EU-Canada trade deal to be applied before national parliaments can vote

5 July 2016

The European Commission today proposed the provisional application of the free trade deal between the EU and Canada (the Comprehensive Economic and Trade Agreement – CETA). That means the agreement would be applied before national parliaments have a chance to vote on it. [1]

Friends of the Earth Europe, the European Public Services Union and the European Anti-Poverty Network criticise that applying the agreement before national parliamentarians had their say is undemocratic and needs to be reversed by the European Council. It would also set a dangerous precedent for the EU-US TTIP agreement.

The three groups express their worries about the negative effects the agreement would have on workers, low income households, social rights and the environment. Of particular concern is the inclusion of the Investment Court System (ICS) in the agreement. ICS is a rebranded version of the controversial Investor-State Dispute Settlement mechanism (ISDS) which maintains its core flaws and would allow regulation in the public interest to be challenged by corporations in business-friendly tribunals. [2]

Commenting on the dangers of the ICS, Fabian Flues, trade campaigner at Friends of the Earth Europe said: "CETA contains dangerous provisions on investment that threaten our environmental and health protections. The proposed 'Investment Court System' is simply a re-branded version of the toxic ISDS corporate courts that were thrown out of major trade deals last year after public outcry, and should under no circumstances be provisionally applied before national parliaments can have their say. Governments and parliamentarians must reject the agreement to safeguard our democratic decision making processes."

"Public services are not excluded from CETA." said Jan Willem Goudriaan from the European Public Services Union, which backs the StopCETA campaign. "Negative listing means that everything is included unless explicitly excluded. This 'list it or lose it' approach threatens democracy and the ability of towns and cities in particular to shape public services now and in the future."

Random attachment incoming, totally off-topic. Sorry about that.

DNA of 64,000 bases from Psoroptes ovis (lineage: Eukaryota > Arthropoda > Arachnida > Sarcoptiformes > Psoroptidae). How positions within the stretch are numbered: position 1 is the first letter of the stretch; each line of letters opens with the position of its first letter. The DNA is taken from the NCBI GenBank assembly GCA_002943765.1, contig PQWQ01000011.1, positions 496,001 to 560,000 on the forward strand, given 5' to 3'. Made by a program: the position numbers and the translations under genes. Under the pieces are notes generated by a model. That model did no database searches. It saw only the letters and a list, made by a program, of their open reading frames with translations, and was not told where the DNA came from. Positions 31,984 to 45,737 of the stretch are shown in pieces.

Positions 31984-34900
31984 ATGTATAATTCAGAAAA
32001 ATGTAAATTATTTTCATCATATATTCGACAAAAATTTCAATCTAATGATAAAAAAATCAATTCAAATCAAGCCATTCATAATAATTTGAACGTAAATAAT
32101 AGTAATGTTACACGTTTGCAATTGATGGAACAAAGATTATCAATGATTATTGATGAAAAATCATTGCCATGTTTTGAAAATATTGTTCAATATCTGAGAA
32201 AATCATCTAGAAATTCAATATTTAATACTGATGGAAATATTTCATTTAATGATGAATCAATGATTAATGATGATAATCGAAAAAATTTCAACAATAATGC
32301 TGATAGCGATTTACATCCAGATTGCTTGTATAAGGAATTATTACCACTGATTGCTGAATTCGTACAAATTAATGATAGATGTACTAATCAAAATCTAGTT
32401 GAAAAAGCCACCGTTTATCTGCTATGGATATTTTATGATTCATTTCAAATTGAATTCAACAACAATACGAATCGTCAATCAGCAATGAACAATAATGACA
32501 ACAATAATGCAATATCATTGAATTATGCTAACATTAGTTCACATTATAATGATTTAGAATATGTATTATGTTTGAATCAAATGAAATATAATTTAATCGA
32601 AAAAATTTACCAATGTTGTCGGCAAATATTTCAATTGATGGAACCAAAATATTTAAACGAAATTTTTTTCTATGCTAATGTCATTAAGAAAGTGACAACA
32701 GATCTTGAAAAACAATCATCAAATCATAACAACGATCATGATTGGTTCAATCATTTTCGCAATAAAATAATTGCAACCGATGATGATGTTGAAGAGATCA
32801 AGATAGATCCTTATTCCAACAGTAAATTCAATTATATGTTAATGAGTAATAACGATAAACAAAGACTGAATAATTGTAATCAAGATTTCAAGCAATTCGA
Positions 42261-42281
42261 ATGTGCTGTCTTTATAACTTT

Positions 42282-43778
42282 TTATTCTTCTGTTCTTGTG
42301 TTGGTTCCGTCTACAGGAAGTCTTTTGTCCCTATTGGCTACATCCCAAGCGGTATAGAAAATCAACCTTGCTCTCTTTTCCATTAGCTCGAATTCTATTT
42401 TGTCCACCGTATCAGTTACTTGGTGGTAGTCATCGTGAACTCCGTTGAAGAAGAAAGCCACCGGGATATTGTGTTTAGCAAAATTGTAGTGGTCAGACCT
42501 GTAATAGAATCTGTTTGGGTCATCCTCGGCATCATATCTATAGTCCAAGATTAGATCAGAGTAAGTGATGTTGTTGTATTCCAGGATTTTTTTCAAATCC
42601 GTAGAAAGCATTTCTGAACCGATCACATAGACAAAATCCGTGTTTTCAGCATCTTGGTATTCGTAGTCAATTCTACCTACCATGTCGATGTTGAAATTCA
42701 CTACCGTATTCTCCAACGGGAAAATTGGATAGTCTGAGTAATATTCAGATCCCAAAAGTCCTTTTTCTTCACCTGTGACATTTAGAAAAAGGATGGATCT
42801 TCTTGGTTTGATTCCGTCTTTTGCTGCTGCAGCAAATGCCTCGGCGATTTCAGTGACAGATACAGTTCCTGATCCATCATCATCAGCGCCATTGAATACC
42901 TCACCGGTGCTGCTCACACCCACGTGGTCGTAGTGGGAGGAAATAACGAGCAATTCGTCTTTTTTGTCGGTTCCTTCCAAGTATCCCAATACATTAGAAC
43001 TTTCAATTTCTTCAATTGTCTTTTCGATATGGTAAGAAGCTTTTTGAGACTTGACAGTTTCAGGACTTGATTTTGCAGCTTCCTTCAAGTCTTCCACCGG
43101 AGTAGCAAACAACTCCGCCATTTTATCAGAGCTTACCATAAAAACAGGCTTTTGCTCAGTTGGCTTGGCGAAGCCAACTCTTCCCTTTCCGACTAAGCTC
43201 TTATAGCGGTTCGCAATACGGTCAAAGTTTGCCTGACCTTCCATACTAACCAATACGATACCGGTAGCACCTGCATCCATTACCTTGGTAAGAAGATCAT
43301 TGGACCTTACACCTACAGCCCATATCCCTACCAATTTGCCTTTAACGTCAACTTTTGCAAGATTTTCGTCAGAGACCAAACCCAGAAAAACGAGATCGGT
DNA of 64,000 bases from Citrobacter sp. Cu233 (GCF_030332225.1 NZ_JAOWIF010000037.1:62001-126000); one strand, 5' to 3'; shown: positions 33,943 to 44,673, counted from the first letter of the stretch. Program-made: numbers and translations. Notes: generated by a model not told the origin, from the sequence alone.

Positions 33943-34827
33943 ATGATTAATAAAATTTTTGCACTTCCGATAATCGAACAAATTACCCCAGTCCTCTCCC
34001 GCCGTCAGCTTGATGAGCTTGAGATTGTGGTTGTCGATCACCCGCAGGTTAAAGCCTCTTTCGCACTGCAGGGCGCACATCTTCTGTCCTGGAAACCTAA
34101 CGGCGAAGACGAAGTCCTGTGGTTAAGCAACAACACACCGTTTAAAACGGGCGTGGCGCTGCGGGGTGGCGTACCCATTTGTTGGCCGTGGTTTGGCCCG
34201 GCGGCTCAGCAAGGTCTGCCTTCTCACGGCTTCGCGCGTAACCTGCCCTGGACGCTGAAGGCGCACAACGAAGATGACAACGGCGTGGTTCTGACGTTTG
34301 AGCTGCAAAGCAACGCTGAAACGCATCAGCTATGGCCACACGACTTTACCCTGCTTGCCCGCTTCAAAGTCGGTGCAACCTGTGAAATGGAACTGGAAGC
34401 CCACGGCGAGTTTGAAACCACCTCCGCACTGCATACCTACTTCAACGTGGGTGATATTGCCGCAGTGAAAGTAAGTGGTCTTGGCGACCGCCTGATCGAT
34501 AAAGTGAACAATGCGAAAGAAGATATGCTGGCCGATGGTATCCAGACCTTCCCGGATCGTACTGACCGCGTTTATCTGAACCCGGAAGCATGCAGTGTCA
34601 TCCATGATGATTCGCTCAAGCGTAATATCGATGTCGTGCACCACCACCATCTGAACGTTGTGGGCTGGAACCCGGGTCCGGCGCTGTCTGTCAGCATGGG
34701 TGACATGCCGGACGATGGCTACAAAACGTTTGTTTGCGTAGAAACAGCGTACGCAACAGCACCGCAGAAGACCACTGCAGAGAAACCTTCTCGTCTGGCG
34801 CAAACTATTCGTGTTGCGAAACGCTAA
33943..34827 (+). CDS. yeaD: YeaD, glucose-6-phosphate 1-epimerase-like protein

Sergio Aires, President of the European Anti-Poverty Network, said "We are concerned about the negative impact on public services and social rights, and the impact on growing poverty and inequality. National parliaments must protect the interests of the most vulnerable, including people experiencing poverty and social exclusion. Passing CETA would be a very dangerous precedent for TTIP."

The three groups call on decision makers to reject CETA outright, because it contains provisions that would threaten public services, environmental regulations and democratic decision-making.

 

Notes:

[1] The college of commissioners decided today on the mixity of the agreement, i.e. if the approval of national parliaments is needed for CETA to enter into force, and on the provisional application, i.e. if (parts of) the agreement are being applied before national parliaments have ratified the agreement. The Commission decided on a mixed agreement with provisional application. The Council can change the Commission decision with a unanimous vote. The agreement still needs the signature of the Council, consent of the European Parliament and the approval of all national parliaments. A full overview of the procedure can be found here.

[2] The ISDS system allows companies to sue governments in business-friendly tribunals if new laws and regulations could affect their profits. Careful analysis has shown the dangerous overlap between ISDS AND ICS, which would still allow vital public policies to be challenged.